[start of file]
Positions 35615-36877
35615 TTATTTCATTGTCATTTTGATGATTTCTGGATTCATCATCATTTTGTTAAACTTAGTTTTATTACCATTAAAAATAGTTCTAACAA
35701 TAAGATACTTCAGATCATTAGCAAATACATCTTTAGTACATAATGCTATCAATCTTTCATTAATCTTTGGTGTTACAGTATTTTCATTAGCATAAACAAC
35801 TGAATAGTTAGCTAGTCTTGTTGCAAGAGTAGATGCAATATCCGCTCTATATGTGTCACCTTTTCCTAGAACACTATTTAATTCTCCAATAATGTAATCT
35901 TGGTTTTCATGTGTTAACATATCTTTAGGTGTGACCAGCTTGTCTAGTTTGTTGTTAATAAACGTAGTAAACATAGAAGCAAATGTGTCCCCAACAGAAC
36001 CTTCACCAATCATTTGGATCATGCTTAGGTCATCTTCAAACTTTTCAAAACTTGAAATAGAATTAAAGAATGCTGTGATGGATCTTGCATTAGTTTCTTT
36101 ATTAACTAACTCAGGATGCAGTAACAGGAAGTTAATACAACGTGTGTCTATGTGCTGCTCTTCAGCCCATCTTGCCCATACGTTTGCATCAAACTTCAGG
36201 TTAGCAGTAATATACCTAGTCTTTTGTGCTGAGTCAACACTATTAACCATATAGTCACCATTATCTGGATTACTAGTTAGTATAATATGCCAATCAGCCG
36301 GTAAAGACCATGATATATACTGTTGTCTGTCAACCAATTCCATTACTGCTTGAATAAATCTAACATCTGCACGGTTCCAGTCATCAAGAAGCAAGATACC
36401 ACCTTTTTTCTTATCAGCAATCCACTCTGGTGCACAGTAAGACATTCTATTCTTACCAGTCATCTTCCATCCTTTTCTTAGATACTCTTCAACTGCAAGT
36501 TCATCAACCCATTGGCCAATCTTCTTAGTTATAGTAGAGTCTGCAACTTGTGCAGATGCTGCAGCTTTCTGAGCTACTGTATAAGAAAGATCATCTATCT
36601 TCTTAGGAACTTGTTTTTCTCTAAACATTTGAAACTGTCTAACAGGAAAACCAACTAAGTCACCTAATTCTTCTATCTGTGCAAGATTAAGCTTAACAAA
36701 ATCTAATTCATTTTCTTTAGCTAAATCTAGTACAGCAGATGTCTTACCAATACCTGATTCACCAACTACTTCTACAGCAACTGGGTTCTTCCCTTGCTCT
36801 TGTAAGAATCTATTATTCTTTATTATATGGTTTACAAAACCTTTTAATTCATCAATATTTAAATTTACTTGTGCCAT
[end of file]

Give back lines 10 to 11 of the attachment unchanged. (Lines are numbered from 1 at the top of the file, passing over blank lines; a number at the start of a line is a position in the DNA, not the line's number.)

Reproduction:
36401 ACCTTTTTTCTTATCAGCAATCCACTCTGGTGCACAGTAAGACATTCTATTCTTACCAGTCATCTTCCATCCTTTTCTTAGATACTCTTCAACTGCAAGT
36501 TCATCAACCCATTGGCCAATCTTCTTAGTTATAGTAGAGTCTGCAACTTGTGCAGATGCTGCAGCTTTCTGAGCTACTGTATAAGAAAGATCATCTATCT